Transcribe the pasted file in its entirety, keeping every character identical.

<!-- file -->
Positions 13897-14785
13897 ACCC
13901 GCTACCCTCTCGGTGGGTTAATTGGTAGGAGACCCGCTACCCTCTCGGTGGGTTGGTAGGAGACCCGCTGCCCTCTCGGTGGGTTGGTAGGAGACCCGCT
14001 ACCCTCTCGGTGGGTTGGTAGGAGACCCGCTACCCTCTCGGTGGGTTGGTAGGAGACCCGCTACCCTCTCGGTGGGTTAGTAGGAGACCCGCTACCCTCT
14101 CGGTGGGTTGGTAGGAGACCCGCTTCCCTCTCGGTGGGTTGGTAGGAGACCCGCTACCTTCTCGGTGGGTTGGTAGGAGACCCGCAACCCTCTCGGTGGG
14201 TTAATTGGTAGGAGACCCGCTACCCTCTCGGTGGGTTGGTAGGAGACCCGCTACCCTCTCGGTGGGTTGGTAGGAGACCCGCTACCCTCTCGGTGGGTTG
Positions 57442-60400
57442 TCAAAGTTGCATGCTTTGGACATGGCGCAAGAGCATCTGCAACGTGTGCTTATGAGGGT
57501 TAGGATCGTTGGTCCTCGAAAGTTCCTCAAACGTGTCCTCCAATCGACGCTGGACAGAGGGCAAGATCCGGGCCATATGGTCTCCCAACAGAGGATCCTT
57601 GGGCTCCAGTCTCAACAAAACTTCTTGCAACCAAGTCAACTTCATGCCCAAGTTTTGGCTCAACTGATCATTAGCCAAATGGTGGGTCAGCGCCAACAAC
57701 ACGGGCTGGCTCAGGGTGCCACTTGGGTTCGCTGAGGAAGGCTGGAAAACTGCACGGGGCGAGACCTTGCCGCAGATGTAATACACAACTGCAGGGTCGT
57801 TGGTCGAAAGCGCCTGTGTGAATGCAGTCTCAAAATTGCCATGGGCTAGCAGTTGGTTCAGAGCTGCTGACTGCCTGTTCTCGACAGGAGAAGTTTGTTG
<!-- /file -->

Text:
Positions 13897-14785
13897 ACCC
13901 GCTACCCTCTCGGTGGGTTAATTGGTAGGAGACCCGCTACCCTCTCGGTGGGTTGGTAGGAGACCCGCTGCCCTCTCGGTGGGTTGGTAGGAGACCCGCT
14001 ACCCTCTCGGTGGGTTGGTAGGAGACCCGCTACCCTCTCGGTGGGTTGGTAGGAGACCCGCTACCCTCTCGGTGGGTTAGTAGGAGACCCGCTACCCTCT
14101 CGGTGGGTTGGTAGGAGACCCGCTTCCCTCTCGGTGGGTTGGTAGGAGACCCGCTACCTTCTCGGTGGGTTGGTAGGAGACCCGCAACCCTCTCGGTGGG
14201 TTAATTGGTAGGAGACCCGCTACCCTCTCGGTGGGTTGGTAGGAGACCCGCTACCCTCTCGGTGGGTTGGTAGGAGACCCGCTACCCTCTCGGTGGGTTG
Positions 57442-60400
57442 TCAAAGTTGCATGCTTTGGACATGGCGCAAGAGCATCTGCAACGTGTGCTTATGAGGGT
57501 TAGGATCGTTGGTCCTCGAAAGTTCCTCAAACGTGTCCTCCAATCGACGCTGGACAGAGGGCAAGATCCGGGCCATATGGTCTCCCAACAGAGGATCCTT
57601 GGGCTCCAGTCTCAACAAAACTTCTTGCAACCAAGTCAACTTCATGCCCAAGTTTTGGCTCAACTGATCATTAGCCAAATGGTGGGTCAGCGCCAACAAC
57701 ACGGGCTGGCTCAGGGTGCCACTTGGGTTCGCTGAGGAAGGCTGGAAAACTGCACGGGGCGAGACCTTGCCGCAGATGTAATACACAACTGCAGGGTCGT
57801 TGGTCGAAAGCGCCTGTGTGAATGCAGTCTCAAAATTGCCATGGGCTAGCAGTTGGTTCAGAGCTGCTGACTGCCTGTTCTCGACAGGAGAAGTTTGTTG